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Polarized training

73 watchers
25 May
2:22pm, 25 May 2021
57174 posts
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I found that post incredibly helpful Canute. Thank you.
10 Jun
11:30am, 10 Jun 2021
17790 posts
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Canute - have you seen V'raps blog (today) on "Old people running very fast"? M65 17.11 5k on the road taking Ed Whitlock's 17.23 record...

It would seem to be this guy here Have you come across him before and if so how does his training compare to Ed Whitlock/Gene Dykes?
13 Jun
2:54pm, 13 Jun 2021
2417 posts
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Chrisull, thanks for the link. I had not previously been aware of him. I note that prior to the World Masters Championships in 2018 his weekly schedule was one long run; 2 speed sessions; other days were steady running. Around 50 miles a week. It would be interesting to know how fast he ran during the steady running.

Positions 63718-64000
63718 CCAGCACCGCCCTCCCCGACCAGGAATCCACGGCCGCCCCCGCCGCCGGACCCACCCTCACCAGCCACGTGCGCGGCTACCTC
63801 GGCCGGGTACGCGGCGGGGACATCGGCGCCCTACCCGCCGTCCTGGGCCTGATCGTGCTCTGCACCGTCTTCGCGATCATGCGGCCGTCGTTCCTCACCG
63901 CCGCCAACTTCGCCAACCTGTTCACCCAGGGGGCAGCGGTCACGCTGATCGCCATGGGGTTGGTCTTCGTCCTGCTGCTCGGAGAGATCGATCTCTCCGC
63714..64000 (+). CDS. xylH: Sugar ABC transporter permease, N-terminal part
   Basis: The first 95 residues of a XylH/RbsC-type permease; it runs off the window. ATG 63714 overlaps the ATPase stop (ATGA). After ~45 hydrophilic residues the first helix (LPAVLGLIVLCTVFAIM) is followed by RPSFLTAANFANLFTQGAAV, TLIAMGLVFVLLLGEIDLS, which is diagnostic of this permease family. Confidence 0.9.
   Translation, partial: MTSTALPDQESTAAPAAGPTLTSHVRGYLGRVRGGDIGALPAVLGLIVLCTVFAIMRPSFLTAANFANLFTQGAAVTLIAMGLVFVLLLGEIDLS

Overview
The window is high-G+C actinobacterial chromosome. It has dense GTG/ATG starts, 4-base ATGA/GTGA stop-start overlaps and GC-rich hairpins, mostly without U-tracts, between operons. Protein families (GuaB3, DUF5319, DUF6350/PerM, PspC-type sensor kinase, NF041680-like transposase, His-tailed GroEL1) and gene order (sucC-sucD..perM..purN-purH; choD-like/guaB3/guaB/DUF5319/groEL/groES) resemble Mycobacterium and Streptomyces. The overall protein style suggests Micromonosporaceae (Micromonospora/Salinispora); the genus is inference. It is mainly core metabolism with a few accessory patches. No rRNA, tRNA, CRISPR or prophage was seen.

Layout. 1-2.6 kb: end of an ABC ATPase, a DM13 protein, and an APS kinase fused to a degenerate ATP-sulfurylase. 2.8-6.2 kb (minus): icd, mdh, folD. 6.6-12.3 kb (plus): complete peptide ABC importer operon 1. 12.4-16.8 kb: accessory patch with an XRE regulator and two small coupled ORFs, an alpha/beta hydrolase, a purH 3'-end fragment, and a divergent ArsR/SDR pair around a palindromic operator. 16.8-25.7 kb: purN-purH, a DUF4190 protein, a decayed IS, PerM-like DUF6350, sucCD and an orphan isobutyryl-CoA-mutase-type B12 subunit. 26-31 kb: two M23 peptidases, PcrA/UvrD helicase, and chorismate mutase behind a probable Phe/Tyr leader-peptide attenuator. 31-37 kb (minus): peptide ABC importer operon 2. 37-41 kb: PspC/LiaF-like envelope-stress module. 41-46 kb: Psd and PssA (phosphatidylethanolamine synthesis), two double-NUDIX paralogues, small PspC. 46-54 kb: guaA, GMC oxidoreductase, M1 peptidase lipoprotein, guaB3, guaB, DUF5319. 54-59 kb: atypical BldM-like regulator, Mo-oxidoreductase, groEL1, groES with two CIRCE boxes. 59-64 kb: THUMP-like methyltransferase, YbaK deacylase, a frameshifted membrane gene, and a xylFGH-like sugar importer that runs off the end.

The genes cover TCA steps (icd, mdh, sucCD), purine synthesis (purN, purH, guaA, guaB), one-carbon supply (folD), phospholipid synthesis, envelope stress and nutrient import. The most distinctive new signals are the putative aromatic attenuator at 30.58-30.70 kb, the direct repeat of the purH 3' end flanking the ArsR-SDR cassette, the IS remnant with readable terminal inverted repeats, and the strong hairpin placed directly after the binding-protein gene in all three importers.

It seems clear that he made great advances after he increased the intensity of his training, similarly to Greg Dykes.

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About This Thread

Maintained by Canute
Polarised training is a form of training that places emphasis on the two extremes of intensity. There is a large amount of low intensity training (comfortably below lactate threshold) and an appreciable minority of high intensity training (above LT).

Polarised training does also include some training near lactate threshold, but the amount of threshold training is modest, in contrast to the relatively high proportion of threshold running that is popular among some recreational runners.

Polarised training is not new. It has been used for many years by many elites and some recreational runners. However, it has attracted great interest in recent years for two reasons.

First, detailed reviews of the training of many elite endurance athletes confirms that they employ a polarised approach (typically 80% low intensity, 10% threshold and 10% high intensity. )

Secondly, several scientific studies have demonstrated that for well trained athletes who have reached a plateau of performance, polarised training produces greater gains in fitness and performance, than other forms of training such as threshold training on the one hand, or high volume, low intensity training on the other.

Much of the this evidence was reviewed by Stephen Seiler in a lecture delivered in Paris in 2013 .

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